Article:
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The first reading of today’s Liturgy of the Word comes from the little known prophet, Baruch, who was a secretary to Jeremiah. For him the sufferings of Jerusalem are over. The pain of exile is about to come to an end. Jerusalem will delight in the glory and presence of God. “Jerusalem, take off the dress of sorrow and distress, put on the beauty of the glory of God forever, wrap the cloak of the integrity of God around you, put the diadem of the glory of the eternal on your head.” This revived Jerusalem will receive a new name: “peace through integrity, and honour through devotedness.” It will be a city distinguished by justice and peace and deserving honour from persistent worship.

The people of Jerusalem will turn their eyes to the east and behold the returning exiles. He makes use of the passage of second Isaiah quoted by John the Baptist in today’s Gospel to express his message. The Gospel adapts the text of Isaiah to suit the ministry of John. But, the original is rich in meaning. It reads as follows. “A voice cries, prepare in the desert a way for the Lord”. Twice, in its history, the people of God experienced suffering and pain in the wilderness. The people of the Exodus suffered the pains of exile in Egypt and as they made their way, in the desert, to the promised land. In the sixth century before Christ the people of God experienced the rigours of exile in Babylon. Isaiah is conscious of the previous exile as he describes the preparations for their return to Jerusalem. There is the question of building a mighty processional highway for God, first of all, as he makes his way back to the sanctuary in Jerusalem. However, he is not returning on his own. He also makes it possible for his people to return from exile to their native city. They, too, will travel on this smooth and levelled road to Jerusalem.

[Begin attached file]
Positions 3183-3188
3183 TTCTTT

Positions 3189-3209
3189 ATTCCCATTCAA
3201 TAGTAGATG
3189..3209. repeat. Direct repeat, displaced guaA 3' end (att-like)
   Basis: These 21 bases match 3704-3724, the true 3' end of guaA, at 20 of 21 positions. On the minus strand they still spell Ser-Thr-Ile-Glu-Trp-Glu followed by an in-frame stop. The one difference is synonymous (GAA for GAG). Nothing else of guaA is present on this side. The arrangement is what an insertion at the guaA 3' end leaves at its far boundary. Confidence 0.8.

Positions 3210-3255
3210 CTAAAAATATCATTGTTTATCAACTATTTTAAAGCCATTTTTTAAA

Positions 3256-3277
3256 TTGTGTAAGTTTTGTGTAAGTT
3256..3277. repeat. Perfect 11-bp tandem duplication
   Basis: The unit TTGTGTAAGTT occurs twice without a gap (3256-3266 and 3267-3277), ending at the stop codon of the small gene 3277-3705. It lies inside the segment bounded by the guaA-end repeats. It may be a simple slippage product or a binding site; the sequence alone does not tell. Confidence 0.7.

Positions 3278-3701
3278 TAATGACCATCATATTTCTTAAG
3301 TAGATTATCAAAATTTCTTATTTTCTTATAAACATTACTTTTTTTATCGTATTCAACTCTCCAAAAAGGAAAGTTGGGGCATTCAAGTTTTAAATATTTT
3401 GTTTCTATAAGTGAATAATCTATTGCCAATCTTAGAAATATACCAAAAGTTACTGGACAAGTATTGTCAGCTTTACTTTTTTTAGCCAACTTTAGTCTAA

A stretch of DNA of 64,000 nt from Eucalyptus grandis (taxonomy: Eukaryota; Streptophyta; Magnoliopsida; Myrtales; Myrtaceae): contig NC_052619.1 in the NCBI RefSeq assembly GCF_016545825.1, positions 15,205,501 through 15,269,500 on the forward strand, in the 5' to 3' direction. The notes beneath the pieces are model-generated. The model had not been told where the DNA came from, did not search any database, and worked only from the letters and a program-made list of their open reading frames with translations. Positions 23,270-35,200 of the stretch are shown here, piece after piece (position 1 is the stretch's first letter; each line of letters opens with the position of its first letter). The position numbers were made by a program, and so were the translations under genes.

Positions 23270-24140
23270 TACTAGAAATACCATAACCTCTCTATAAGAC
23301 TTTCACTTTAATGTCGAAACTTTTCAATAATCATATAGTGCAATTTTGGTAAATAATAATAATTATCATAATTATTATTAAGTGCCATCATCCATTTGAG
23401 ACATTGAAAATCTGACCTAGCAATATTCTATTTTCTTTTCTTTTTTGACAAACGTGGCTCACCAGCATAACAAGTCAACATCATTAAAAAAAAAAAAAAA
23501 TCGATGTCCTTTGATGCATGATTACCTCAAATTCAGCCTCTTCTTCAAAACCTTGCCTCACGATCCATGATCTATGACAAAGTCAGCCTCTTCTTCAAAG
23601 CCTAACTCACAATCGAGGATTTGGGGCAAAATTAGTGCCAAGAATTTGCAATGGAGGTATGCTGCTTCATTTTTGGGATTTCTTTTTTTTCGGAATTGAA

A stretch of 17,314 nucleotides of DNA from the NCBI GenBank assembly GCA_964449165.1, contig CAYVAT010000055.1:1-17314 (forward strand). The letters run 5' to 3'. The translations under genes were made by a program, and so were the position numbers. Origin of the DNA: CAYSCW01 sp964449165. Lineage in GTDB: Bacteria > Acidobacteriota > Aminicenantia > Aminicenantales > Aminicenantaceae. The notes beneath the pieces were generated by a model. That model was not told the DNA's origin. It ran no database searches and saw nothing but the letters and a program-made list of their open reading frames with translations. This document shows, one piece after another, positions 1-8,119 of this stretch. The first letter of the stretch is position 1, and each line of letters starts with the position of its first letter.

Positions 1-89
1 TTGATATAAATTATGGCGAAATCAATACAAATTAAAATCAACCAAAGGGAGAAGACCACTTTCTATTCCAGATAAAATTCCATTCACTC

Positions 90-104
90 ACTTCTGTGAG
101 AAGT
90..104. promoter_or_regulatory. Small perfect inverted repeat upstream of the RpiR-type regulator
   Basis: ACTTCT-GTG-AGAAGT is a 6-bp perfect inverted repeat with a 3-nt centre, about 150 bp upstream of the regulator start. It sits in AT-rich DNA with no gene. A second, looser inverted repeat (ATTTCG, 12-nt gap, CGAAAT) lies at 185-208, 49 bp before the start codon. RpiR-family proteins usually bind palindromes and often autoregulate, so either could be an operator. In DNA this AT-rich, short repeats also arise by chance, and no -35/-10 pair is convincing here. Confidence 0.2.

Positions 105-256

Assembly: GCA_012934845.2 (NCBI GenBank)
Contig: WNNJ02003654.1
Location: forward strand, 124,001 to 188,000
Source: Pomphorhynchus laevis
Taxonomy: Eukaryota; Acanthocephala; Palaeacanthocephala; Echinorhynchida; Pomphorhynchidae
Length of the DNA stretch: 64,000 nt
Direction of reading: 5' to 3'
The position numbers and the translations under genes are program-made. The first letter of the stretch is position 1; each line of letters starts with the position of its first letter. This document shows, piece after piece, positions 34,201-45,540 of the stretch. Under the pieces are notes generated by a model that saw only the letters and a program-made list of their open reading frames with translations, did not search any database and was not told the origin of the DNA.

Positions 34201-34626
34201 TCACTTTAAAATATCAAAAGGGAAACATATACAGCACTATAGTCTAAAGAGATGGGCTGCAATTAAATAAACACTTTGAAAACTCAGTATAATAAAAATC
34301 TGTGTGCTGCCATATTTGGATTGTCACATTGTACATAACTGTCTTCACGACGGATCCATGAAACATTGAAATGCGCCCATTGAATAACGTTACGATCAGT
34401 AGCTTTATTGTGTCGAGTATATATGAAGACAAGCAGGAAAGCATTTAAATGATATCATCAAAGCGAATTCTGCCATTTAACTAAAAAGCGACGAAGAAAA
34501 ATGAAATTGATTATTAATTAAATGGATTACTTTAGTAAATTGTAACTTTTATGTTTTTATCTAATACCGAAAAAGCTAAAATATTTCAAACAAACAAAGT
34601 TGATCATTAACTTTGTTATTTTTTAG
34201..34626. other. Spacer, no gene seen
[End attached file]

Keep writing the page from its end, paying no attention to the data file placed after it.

People go into exile for various reasons. The people of the Exodus went to Egypt in search of pasture and food. The people who went to Babylon were exiled for their failures to live up to the Covenant and what God wanted of them in their role as his people.

We too can find ourselves in exile for differing reasons. Some can be exiled from God, by allowing their faith and their sense of the Almighty to weaken and even disappear. They forget about God and Jesus Christ, prayer no longer figures, and they carry on as if God does not matter. Very often, this divorce from God is accompanied by a sense of emptiness and dissatisfaction that people, so affected, find it hard to account for. But, the truth is that God created us with a hole in the heart that will only be filled by the Lord himself. The thirst for the infinite lies deep in the being of us all.

People also experience a sense of exile when relationships break down. There is often lack of tolerance, frequent conflict and argument, and real isolation. Intimacy of the past goes by the wayside. It can be a constant battle or cold war with a sense of aggravation and desolation. For all parties there is sense of exile and exclusion.

Jesus came to remove the pains of exile and isolation. His wish is an inclusive society where people look out for each other, go beyond the call of duty, and in a spirit of self-giving love, build relationships with God, with family and with all neighbours, even with the Samaritans who inhabit our consciousness all the time.

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